Oil and Gas Industry compliance with Overtime Wage and Labor Laws – Marcellus Shale Fracking
FLSA and pay the day rate, straight time, salary rate or piece rate to cover all hours worked each week. This triggers a wage and hour violation that results in the substantial underpayment of their workforce. While the industry pay practices may be common, it does not mean they are in compliance with state and federal overtime laws and does not excuse violations. A case in point involves a Pennsylvania based oil field environmental services company that collected water samples from property owners near oil and gas well drilling sites for the purpose of conducting baseline sampling surveys. An investigation found that the company improperly classified nonexempt employees, such as junior environmental scientists and junior baseline samplers, as exempt from overtime pay, and paid them straight time for all hours worked, rather than time and one-half their regular rates of pay for hours worked in excess of 40 in a workweek. The employees were paid on an hourly basis, but were not paid an overtime premium for field work and were not compensated for hours worked in the office. The company also failed to keep accurate records of hours worked by these employees as required by the overtime pay laws. The company tried to claim that employees who gathered water samples from their assigned areas were professionally exempt from overtime, but this did not fly because these employees were not required to have advanced knowledge to perform their duties. For the learned professional employee exemption to apply, the following tests must be met:Many employers in the unconventional oil and gas extraction industry have paid employees the same way for years according to what they believe is the industry norm – whether it be day rate, hourly, piece rate or salary. The problem being that they have not paid their non-exempt employees time and a half for the many hours of overtime they work. Instead, they improperly classify workers as exempt from the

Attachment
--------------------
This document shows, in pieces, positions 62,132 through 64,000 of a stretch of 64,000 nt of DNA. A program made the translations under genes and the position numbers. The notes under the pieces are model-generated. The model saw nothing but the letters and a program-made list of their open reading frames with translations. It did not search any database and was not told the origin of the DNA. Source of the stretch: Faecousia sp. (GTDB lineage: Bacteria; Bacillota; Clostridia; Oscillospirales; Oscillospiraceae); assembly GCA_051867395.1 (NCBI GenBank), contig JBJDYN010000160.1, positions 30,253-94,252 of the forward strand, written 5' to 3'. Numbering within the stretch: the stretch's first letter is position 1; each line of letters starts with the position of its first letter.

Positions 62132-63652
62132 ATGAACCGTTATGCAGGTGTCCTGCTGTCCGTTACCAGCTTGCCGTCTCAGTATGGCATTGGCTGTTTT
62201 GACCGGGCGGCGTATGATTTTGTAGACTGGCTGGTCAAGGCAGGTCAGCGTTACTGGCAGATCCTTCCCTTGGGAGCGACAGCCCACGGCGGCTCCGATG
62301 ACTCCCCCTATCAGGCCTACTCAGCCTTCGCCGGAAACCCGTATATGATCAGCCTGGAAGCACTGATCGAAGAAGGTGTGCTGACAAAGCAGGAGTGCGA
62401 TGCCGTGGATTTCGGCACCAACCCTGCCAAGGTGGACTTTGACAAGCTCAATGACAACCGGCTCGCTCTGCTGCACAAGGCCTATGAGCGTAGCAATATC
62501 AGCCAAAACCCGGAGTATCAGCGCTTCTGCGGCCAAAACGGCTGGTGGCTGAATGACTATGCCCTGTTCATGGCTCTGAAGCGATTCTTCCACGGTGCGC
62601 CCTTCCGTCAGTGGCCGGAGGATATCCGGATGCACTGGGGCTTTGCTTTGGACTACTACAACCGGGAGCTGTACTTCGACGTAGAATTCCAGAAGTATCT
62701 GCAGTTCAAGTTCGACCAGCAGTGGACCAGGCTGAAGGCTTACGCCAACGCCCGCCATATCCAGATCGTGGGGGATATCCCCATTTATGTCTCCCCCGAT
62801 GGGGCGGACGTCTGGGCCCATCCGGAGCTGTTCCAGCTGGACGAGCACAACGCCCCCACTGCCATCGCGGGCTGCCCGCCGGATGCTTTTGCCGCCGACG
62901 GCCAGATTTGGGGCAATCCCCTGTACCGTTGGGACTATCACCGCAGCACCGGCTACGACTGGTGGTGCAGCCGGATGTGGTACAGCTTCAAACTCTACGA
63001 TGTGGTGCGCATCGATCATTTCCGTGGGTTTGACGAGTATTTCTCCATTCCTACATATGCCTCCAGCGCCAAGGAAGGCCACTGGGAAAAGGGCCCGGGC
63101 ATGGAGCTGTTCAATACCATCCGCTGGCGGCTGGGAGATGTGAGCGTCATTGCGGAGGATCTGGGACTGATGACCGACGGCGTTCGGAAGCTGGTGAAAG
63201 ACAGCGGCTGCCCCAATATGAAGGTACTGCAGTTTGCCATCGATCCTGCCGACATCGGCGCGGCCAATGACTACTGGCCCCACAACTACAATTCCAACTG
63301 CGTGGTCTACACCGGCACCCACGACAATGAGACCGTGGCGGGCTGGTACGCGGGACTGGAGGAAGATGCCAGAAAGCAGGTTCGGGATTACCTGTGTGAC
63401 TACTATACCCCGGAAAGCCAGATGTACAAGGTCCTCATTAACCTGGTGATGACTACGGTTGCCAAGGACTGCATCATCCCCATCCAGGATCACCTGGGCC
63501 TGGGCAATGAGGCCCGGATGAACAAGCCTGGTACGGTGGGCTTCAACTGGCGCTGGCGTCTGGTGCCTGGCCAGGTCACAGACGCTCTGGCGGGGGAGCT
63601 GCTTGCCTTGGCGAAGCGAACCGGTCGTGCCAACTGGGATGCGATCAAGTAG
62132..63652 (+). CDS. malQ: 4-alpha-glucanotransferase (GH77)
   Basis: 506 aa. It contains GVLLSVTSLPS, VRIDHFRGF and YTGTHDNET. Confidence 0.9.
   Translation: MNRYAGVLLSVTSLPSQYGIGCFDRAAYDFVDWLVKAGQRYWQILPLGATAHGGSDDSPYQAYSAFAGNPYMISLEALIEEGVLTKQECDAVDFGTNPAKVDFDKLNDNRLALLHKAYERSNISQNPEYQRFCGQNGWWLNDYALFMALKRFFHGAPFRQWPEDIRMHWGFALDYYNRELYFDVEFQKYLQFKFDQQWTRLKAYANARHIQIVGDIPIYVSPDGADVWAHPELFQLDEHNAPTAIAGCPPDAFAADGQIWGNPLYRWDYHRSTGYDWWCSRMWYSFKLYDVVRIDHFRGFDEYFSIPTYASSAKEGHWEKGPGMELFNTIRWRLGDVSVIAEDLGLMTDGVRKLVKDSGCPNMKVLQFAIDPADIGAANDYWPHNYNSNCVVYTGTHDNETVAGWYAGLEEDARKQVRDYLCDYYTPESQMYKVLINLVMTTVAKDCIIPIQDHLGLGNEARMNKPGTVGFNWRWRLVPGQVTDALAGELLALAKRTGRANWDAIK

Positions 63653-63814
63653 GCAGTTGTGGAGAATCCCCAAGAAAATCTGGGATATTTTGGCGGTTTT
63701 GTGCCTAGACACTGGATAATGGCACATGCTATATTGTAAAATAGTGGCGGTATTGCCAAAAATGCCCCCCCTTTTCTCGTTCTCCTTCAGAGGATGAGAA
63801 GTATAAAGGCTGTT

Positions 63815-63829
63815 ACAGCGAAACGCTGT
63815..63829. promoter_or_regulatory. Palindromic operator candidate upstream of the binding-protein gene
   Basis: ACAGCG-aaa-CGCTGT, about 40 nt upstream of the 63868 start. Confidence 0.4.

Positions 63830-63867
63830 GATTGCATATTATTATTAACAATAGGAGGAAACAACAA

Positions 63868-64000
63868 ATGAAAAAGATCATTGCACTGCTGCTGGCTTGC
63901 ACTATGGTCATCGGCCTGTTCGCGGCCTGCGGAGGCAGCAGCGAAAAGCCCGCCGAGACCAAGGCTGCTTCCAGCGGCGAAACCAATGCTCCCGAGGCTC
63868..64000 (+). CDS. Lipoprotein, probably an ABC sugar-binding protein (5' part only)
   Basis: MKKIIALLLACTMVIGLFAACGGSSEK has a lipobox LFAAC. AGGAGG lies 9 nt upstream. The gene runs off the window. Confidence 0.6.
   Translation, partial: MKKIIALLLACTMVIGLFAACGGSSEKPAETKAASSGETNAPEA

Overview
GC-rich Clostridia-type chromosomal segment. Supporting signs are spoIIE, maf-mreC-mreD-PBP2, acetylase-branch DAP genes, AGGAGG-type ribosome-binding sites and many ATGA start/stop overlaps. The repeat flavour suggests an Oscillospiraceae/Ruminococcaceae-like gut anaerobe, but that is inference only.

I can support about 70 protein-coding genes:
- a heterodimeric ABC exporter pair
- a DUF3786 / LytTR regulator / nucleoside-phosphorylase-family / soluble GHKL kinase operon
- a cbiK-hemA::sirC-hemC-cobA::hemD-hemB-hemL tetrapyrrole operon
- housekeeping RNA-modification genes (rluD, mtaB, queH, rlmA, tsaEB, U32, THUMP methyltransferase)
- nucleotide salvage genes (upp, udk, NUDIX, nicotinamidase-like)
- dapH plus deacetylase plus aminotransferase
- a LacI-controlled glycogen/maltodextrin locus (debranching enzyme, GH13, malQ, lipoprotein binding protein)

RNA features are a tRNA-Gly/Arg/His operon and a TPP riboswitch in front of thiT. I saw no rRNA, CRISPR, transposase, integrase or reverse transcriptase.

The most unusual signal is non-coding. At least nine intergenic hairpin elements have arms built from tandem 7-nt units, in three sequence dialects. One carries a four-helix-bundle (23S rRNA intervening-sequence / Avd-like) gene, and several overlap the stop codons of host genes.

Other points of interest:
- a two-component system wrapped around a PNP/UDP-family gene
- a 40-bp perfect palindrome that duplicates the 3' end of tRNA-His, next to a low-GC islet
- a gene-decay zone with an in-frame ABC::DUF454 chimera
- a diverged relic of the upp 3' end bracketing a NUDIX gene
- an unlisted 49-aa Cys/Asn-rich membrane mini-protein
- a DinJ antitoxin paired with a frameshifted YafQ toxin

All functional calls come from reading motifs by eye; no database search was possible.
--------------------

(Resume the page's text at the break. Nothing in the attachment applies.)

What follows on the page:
- The employee must be compensated on a salary or fee basis at a rate not less than $455* per week;
- The workers main duty has to be work that requires advanced knowledge which is mostly intellectual in nature. It must also require an employee to use discretion and judgment on a routine basis;
- The advanced knowledge must come from the field of science or learning; and
- The advanced knowledge must be customarily acquired by a prolonged course of specialized intellectual instruction.